1. Company mission
    2. Interesting tech stack
    3. Autonomy
    4. Stimulating projects
    5. Culture
  2. There is a chance that our culture can be effective in luring senior developers, so we need to find ways to make that visible.
  3. The best shot we have to reach engineers is through their peers (social proof).


Having mapped what we know about the problem and the assumptions that we are operating with, and having formulated our hypotheses about potential solutions and opportunities, we can begin outlining a series of actions that can address these problems:

  1. We developed a landing page with the roles we were looking to fill, where we could also showcase some of the benefits inherent to our culture and way of working. This also gave us more insight and control over the pipeline, without having to rely on external tools like social media or job boards.

  2. Then, we encouraged everyone at Manas to share our openings with their network, in their own terms and with their own voice, to test our third hypothesis

    1. We also tried to get people in the Manas network (clients past & present, partners, friends, alumni) to tweet/retweet about our openings, which also shone a light on the fact that we're in the midst of a healthy growth spur
  3. On the outbound side of things, we opened up two fronts:

    1. We reached out to a few profiles that we were interested in, trying to be as specific in our approach as we could, crafting proposals that would be relevant to each person
      1. For those who politely declined, we politely asked if they'd be up for sharing our search with their network, or recommend us similar profiles
    2. After conducting some research, we hired a talent agency that helped us increase our reach and maintain a higher interview pace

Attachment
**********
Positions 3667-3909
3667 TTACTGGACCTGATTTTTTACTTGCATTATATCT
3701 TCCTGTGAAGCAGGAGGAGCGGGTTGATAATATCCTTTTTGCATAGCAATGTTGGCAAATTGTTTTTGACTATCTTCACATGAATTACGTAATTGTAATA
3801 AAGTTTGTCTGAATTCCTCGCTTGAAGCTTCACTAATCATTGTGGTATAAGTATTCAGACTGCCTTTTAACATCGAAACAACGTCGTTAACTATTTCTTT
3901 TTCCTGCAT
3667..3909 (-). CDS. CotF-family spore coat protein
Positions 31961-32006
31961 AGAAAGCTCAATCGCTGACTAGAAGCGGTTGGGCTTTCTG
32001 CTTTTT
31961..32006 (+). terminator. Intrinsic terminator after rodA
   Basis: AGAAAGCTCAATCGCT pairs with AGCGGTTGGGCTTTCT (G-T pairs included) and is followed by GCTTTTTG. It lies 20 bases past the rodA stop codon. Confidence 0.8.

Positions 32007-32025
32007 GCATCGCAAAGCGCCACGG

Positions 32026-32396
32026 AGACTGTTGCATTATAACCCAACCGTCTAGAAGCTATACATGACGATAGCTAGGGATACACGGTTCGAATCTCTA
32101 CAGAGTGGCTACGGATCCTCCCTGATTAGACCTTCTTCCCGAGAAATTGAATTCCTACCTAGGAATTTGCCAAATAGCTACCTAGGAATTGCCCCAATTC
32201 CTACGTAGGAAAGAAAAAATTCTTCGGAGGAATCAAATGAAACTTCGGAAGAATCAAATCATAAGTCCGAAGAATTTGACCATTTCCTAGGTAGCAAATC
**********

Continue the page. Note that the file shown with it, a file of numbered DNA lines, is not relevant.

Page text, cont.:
4. Trying to avoid the clutter in the usual job search channels, we researched and joined groups, boards and communities where we hypothesized engineers might gather

    1. There, we were very careful to promote our openings respectfully and in the designated channels
    2. Joining conversations, we identified opportunities to speak about some of our highlights as an unconventional organization (our handbook and other internal tools that usually are of great appeal to potential candidates) as long as they brought value to the conversation, and never as a way of merely talking about us.

How it played out

Over the course of three months, we led nearly 90 interviews, out of which 16 ended in offers and 8 in effective hires. It may sound like a small number, but bear in mind that we are a relatively small company, and those 8 hires translate to a 30% increase in our staff.

One of the interesting new facets of our hiring process is that over the past years, we went global, opening offices in three cities besides our hometown of Buenos Aires (Montevideo, Seattle and Toronto), and hired people in several other countries. This translated to an increase in our options for available candidates, but also meant that we had to streamline our operation on the administrative end.

Another challenge that drove us to rethink our internal organization came up around technical interviews: as these require technical staff, it means carving a significant amount of time out of our engineers' schedule, which proved difficult. Of course, this was one of the original reasons why we wanted to hire more people, to create some wiggle room in everyone's day. But the transition proved tricky in terms of coordinating multiple availabilities, sometimes across 3 or more timezones.

There is a substantial workload that goes into sourcing profiles that match what our organization needs at the moment, recruiting them into the interview process, which in turn requires a hefty amount of management –and some luck– and then, if all went well, moving candidates up into the onboarding pipeline.

The keys to this entire process were agility, transparency and collaboration. It takes a lot of coordination effort to structure an efficient, multithreaded recruiting pipeline. Without it, it would've been impossible to hire as many people in such a short timespan, not having a full time dedicated team. And there is still work to be done.

Check out our current openings, and if none matches your profile, maybe consider designing your own role. In the end, that's what Manas is all about.